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To Kill a Mockingbird Chapter Notes 26-31

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Chapter 26-

We see how much Scout has grown up when she feels a twinge of remorse for the way in which they used to treat Boo Radley, but she is still fascinated by him and dreams of the day when she will meet him exchanging normal, everyday greetings as if they had done that everyday of their lives.

At school Scout’s teacher, Miss Gates, speaks with pride of the lack of prejudice in America, and condemns the “terrible” persecution of Jews since the beginning of history. Scout hears a conversation outside of the courtroom and cannot understand how Miss Gates can speak out against Hitler yet still support the treatment of the black community within her own town. When Scout discusses this with Jem, it hits a raw nerve as he is still very sensitive about the outcome of the trial.

Chapter 27-

Bob Ewell’s behaviour shows that he still bears a grudge against the people involved in the trial even though he won the case. We see his cowardice in the way he complains behind Atticus’s back, tries to break into Judge Taylor’s house when he thinks it’s empty, and harasses and verbally assaults Helen Robinson, who is vulnerable because she is black. Atticus understands that Ewell feels resentful because although he won the case, he looked foolish and didn’t gain any of the respect he thought he would. Atticus thinks these actions will have got it off Ewell’s chest and that that would be the end to it.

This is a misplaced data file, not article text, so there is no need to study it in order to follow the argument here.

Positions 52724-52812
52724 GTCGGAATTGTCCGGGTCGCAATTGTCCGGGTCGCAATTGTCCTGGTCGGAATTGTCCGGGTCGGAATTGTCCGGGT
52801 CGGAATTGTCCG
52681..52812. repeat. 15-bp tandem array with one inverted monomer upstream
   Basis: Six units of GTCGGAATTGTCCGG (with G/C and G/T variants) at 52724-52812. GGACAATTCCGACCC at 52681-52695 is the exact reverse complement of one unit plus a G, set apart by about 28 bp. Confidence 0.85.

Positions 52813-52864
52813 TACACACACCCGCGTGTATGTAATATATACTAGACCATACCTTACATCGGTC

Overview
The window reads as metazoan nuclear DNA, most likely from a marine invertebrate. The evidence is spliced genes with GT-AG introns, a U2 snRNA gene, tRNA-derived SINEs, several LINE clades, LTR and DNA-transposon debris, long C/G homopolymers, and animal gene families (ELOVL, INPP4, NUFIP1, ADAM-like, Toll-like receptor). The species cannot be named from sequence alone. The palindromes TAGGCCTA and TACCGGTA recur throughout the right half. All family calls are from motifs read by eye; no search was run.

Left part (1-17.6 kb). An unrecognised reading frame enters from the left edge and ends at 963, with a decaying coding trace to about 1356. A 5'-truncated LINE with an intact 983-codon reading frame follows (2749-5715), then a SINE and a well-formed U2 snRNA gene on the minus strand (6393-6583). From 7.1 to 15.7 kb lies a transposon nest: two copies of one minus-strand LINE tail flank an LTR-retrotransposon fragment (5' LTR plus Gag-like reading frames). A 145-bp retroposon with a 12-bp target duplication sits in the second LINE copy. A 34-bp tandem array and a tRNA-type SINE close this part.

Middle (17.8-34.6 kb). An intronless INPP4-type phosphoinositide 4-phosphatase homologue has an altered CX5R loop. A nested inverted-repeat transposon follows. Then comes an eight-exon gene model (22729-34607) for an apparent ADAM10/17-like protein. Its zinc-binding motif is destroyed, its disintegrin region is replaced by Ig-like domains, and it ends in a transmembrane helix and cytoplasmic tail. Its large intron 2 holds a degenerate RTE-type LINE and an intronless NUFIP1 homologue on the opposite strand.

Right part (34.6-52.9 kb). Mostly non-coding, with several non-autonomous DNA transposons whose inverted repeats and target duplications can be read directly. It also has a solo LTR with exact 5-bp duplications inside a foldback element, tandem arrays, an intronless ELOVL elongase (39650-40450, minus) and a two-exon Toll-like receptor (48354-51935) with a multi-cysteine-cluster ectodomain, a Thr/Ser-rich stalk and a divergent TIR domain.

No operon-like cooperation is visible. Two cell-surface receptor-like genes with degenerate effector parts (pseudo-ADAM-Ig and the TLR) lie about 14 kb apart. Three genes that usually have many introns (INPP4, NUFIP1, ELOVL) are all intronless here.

We are briefly reminded of the economic situation when Atticus explains to Scout that the National Recovery, which was part of President Roosevelt’s plan to help the country out of the depression, has been cancelled.

The amusing way the pageant and Scouts costume in particular are presented provides a contrast to the forthcoming events. The description of the costume heightens our awareness of the crucial role of the costume later on.

Tension mounts as Aunt Alexandra feels that something is wrong. AS Scout and Jem set out alone on their “longest journey together” we are prepared for danger to come.

Chapter 28-

The atmosphere is eerie and foreboding as the children walk through the ark past the Radley place. The reference to the mocking birds once again reminds us of lonely, innocent Boo. Jem and Scout laugh at their younger selves who believed in magic and spirits, but are still frightened when Cecil jumps out at them. This mock attack foreshadows the real attack that will follow.

We see the growing likeness between Jem and Atticus when Jem tries to reassure Scout about running off the stage at the wrong time.

We feel the tension as Jem thinks he hears someone following them and the children try to convince themselves its just their imaginations or Cecil Jacobs again. The children can’t see in the dark but can hear rustling, dragging, shuffling- they know they are being followed. The suddenness of the attack is effectively conveyed through short sentences and Scouts confusion can be felt through the scuffling, kicking, scraping, ripping